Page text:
Who are you? A Sobbing Sucker, or a Stoic Writer?

In either case, you’re the one losing out. If you’re crying out aloud because you’re being exploited, thereby letting the world hear about those who exploit you, you’re soon out of work. If you silently suffer the hurt, but keep writing for those who’ll suck you dry for pennies, you’re helping them make money with your talents, while you get squeezed out of your apartment! Yeah, when will you ever make enough moolah – yeah, yeah that’s $$$$ (not the ‘mullah’ you reach out to when ‘Allah’ refuses to listen to your woes). Now, in case you’re wondering, and just to get the record straight –  I’m neither an Allah worshipper, nor am I a fanatic mullah-follower… even when I’m in dire straits. For that matter, I don’t lean towards any priests, pundits nor power-healers for health or holistic support. This is just a statement of fact – neither right, nor wrong.

So… why this rant? Well, here’s why… because all is not well. Here I am, away from WordPress, Facebook, Twitter or any social networking site, but busy seeking positions (a.k.a. job search) in Social Media Marketing, Content Writing, Web Content Writer, Marketing Coordinator, so on, so forth… yes, from entry level positions to mid-level to senior; from on-site real jobs, to remotely-employed sort of positions.

For every job, the requirements are getting not just stringent, but downright ridiculous, and for obscenely low $. Here’s an example of one that takes the cake… and I’m not sure if this is the last one I’ve seen on this elusive job market scene. Those with jobs are unlikely to read this post; those seeking jobs may — every now and again — peek to read this post that speaks about the plight of those in a similar situation as theirs. Terrible sentence construct… yes, I’m aware. Do I care?

Here’s what I received in my mailbox yesterday in response to an application for ‘freelance copywriter’. I received  a PDF file that is nine-pages long. It details the company background referring to its partnership with the Who’s Who in residential and commercial real estate, nationwide (and even internationally). It also raves about its business association with premier luxury car brands. Furthermore, there’s an element of latent pride in that their articles have featured on trade publications, or leading vertical search engines. A list of types of work one can expect to write about is also enumerated. All good thus far. In fact, even the list of expectations (from potential copywriters) seems reasonable on the face of it… well-researched, grammatically accurate, error-free writing… fair enough.

But now, when it comes to money, or the credit for your writing, expect to be paid peanuts — around $15 for a 500 words article, and this includes one round of revisions at least! As for the credit, you aren’t allowed to even feature an article written by you in your personal portfolio — sorry, the nature of ghostwriting. Then again, zero credit for your article when it is published. Somebody else takes credit for your hard work. Oh yeah, the company will be kind enough to put in a good word for you, should you ever make a request for a reference.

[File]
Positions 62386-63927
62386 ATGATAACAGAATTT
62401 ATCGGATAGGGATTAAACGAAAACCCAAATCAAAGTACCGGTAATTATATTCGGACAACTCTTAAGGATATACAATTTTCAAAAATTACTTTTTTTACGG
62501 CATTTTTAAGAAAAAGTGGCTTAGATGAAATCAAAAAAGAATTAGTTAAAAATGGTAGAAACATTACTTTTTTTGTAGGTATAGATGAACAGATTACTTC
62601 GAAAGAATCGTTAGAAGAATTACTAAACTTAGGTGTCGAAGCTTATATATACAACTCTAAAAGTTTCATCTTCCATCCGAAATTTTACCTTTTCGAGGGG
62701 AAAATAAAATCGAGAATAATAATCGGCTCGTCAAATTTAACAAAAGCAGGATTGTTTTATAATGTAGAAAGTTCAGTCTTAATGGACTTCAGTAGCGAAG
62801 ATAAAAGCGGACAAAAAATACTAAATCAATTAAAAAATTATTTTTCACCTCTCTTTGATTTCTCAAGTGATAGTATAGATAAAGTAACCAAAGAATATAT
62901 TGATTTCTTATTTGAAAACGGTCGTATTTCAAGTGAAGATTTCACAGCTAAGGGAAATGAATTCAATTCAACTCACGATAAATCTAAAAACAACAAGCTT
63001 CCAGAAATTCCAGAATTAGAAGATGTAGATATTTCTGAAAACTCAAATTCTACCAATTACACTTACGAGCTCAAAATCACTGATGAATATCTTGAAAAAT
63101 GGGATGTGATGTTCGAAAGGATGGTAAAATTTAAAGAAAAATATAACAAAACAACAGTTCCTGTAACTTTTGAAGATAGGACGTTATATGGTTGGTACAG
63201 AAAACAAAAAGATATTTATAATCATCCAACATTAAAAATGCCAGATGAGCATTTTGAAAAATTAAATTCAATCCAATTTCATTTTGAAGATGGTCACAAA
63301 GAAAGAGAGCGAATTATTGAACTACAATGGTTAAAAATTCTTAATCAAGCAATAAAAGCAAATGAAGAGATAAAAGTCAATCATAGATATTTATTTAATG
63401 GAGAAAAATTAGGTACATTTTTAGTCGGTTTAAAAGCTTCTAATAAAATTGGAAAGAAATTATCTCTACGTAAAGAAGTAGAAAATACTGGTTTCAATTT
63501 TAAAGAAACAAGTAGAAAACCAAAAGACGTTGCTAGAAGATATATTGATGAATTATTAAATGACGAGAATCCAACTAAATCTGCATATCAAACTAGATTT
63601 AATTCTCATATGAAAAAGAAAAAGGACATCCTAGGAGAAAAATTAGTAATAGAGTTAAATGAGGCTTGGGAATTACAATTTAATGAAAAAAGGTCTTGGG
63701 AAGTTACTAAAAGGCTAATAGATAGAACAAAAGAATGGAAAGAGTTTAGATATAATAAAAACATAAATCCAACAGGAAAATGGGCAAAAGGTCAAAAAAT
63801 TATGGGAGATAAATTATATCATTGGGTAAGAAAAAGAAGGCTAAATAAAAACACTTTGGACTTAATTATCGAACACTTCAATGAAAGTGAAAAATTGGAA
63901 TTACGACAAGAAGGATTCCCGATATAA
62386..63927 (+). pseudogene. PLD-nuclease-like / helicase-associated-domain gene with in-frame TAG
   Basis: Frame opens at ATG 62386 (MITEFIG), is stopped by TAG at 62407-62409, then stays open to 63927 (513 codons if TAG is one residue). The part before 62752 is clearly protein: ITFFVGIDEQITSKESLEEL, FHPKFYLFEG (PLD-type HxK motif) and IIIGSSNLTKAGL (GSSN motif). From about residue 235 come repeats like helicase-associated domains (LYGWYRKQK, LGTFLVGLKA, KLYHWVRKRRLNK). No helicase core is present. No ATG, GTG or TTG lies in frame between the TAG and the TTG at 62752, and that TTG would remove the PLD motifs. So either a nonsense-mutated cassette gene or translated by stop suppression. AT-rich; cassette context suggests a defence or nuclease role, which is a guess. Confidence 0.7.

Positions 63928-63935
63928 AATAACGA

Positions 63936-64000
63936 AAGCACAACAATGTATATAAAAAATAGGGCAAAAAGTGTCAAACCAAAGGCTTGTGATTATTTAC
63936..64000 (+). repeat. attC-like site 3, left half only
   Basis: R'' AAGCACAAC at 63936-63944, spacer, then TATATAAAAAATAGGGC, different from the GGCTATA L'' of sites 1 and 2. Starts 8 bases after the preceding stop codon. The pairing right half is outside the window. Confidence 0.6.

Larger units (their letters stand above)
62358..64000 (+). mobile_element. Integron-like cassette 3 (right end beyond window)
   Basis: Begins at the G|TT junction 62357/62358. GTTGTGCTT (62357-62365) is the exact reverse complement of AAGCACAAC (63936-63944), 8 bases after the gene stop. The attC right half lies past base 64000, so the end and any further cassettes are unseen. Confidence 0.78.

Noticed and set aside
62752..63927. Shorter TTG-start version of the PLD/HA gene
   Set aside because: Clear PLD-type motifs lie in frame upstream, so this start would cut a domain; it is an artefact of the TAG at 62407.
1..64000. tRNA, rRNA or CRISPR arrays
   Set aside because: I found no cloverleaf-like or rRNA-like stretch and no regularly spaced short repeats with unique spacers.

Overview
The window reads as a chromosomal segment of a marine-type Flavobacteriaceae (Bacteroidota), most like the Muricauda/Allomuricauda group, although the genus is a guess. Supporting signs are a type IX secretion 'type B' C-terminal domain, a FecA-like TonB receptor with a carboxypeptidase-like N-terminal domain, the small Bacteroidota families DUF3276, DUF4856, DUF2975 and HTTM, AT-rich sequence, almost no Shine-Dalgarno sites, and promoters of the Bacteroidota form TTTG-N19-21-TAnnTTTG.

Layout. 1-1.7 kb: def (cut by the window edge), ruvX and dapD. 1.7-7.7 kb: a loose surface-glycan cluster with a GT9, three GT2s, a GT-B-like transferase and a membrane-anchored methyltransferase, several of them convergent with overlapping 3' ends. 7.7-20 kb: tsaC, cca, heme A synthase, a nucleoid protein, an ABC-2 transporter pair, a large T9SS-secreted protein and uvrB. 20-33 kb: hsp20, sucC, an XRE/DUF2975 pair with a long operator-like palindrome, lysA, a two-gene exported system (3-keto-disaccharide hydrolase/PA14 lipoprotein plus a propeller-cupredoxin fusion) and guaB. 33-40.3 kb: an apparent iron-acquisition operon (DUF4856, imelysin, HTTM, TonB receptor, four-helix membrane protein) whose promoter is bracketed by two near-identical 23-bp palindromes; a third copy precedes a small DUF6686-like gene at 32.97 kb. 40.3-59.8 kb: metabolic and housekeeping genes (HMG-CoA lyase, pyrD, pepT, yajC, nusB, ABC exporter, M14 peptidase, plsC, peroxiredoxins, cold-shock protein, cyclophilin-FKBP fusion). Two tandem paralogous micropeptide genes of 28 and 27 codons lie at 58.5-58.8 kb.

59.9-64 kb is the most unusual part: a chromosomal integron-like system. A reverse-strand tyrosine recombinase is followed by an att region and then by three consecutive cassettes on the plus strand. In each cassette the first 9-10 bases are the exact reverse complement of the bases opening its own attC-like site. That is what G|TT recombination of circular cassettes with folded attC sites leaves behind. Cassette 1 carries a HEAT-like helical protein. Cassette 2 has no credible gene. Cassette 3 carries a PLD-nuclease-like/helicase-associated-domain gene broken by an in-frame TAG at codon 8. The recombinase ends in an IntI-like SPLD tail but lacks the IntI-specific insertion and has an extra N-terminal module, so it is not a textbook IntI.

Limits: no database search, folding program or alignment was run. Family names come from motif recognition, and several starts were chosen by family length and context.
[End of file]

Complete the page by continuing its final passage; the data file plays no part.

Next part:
I’m very curious – are all these A-rated auto makers, and A-rated realtors so cheap, that they will even suck the copywriters dry? Or are creative service providers headed by greedy (and lazy) chieftains, who, under the guise of creative genius just out to scam both, their clients, as well as those who write for them? Which of these is true?  In case you thought, my post ends here, I’m sorry.

There’s another attachment – a three-page document a.k.a. a sample of writing. Based on the style of this article, the potential copywriter/ghostwriter is required to write and submit a new article (500 words) for a given topic. This will demonstrate writing style, command over language, research skills, timely delivery etc. Of course, plagiarism is disallowed (No self-respecting writer would stoop low in any case).

If this was not enough, another article is required. In 500 words again, write from a selection of topic options. One glance will indicate that it is research intensive. No, for neither of these articles will the applicant be paid.

In my mind, these are like shell companies reeking of scams. I searched for a legit website for the company. There was none to be found across the web. It is important to remember… we are writers, not suckers. I believe in my ability. I won’t succumb to crappy scams like these. I’d rather spend time writing this post for myself. Cheers.

P.S.: To write a decent, well-researched article (500 words)… to proof-read, revise, submit and provide at least one revision to the client will take at least 3-5 solid hours of work. That’s more than half a day’s work. If you write even 10 articles over a 5-day week, that’s plenty. People claim that writers submit 100 articles… can anyone believe this?